German minister asks bankers to help with regulation
FRANKFURT (Reuters) - German Finance Minister Wolfgang Schaeuble on Monday urged financiers to use their knowledge to improve international rules aimed at preventing future financial crises.
Schaeuble told a group of some 1,000 commercial and central bankers, brokers and politicians at exchange operator Deutsche Boerse's New Year's reception there could be no end to regulation because financial markets continue to innovate.
Regulators are aware of the need for strong capital markets, Schaeuble said, pledging to take the arguments of the financial sector seriously and try to proceed with moderation.
"So don't invest your energy and competence only in warding off new regulation, but rather help to find better solutions and to put them in place internationally," Schaeuble said.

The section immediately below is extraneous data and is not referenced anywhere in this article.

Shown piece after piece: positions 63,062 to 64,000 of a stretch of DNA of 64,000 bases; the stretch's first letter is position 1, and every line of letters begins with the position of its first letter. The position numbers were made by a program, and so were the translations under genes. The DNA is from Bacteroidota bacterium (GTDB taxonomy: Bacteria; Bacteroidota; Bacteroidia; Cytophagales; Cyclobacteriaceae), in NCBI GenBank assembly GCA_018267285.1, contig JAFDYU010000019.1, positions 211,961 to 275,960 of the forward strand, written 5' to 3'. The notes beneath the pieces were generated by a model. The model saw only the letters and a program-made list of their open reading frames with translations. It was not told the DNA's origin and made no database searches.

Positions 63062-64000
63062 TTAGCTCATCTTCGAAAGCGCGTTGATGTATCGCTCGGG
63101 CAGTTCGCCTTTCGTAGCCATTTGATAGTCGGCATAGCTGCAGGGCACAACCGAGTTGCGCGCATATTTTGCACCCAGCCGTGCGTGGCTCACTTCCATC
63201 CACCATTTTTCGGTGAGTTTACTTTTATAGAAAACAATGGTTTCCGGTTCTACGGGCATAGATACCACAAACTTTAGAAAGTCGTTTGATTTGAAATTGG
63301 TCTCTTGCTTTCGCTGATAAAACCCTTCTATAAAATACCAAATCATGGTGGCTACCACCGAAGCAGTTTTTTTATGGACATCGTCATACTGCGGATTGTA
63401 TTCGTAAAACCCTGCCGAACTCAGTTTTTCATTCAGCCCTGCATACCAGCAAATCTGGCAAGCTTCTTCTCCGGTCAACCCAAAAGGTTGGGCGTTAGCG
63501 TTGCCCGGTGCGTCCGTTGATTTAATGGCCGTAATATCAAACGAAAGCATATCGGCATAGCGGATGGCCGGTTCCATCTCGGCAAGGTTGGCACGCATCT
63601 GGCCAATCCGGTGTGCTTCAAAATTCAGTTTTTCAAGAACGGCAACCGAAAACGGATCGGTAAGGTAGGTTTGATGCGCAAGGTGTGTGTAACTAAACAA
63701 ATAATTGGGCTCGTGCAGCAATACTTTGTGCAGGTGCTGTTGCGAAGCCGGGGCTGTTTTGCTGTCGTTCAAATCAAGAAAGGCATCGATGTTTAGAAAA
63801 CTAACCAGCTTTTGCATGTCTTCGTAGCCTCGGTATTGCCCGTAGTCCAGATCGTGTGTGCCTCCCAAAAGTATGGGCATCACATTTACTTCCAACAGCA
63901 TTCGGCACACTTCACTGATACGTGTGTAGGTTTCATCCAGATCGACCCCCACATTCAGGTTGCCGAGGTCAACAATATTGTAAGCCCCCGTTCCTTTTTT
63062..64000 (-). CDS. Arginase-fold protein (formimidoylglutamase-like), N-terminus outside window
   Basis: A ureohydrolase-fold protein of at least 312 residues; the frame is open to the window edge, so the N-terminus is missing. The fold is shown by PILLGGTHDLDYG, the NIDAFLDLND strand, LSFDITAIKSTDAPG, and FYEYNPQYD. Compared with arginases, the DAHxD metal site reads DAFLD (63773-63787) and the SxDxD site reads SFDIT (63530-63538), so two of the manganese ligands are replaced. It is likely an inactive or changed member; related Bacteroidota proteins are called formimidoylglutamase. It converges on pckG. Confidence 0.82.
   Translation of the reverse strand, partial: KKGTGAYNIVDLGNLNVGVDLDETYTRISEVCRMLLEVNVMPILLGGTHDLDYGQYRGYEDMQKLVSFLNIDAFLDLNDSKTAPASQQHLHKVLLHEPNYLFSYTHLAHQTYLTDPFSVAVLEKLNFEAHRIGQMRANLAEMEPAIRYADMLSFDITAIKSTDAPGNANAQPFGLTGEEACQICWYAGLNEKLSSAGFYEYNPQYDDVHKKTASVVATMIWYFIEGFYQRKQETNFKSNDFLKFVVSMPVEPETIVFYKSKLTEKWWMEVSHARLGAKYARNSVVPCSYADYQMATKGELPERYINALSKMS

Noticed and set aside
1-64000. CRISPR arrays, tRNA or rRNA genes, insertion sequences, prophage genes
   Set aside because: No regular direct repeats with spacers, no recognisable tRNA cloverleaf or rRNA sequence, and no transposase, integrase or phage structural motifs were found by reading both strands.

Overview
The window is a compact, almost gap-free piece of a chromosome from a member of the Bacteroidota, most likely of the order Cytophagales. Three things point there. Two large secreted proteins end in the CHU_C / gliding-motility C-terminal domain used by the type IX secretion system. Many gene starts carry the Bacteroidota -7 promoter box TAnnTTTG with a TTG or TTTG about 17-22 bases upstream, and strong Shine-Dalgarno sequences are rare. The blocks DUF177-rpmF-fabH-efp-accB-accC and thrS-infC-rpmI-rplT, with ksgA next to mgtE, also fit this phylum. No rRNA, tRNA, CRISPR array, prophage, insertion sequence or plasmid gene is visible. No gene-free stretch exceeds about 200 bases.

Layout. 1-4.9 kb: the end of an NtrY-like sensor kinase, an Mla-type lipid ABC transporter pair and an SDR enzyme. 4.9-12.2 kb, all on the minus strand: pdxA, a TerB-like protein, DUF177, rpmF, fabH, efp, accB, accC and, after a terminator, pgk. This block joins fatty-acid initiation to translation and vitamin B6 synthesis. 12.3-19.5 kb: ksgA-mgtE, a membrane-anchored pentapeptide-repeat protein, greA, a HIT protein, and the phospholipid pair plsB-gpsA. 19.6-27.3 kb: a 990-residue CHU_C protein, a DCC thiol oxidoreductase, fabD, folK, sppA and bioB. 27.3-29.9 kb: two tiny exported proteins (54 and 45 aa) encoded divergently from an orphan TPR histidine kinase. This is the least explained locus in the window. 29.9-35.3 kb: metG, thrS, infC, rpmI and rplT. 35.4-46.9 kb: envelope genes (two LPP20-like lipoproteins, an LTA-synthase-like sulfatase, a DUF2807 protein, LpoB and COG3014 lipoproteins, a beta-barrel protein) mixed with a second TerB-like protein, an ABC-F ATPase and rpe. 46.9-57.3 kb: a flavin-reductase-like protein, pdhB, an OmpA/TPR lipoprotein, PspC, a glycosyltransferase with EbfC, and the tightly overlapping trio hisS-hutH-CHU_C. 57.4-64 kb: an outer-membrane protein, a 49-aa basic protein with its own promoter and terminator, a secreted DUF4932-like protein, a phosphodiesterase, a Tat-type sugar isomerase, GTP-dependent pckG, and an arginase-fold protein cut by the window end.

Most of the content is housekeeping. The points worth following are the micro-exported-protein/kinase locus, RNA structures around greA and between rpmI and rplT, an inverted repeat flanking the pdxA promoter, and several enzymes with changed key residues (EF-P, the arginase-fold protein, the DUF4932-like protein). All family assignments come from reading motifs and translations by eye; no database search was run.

"I am asking you simply to pitch in," he added.
Schaeuble's appeal struck a more conciliatory tone following a spat last year with Deutsche Bank Co-Chief Executive Juergen Fitschen over how far regulation should go.
Schaeuble argued in a newspaper interview in December last year that banks remained creative in getting around regulation.
Fitschen, in his capacity as head of Germany's BDB banking association, had responded: "It's unacceptable for people to stand there and say that banks are still circumventing the rules."
(Reporting by Jonathan Gould, editing by David Evans)
- Ten countries scour sea for Malaysia jet lost in 'unprecedented mystery' |
- Shots fired in air during raid at Crimea naval base |
- Missing Malaysian jet may have disintegrated in mid-air: source |
- Mexico kills drug kingpin reported dead years ago: official
- Pistorius vomits in court at Steenkamp autopsy details |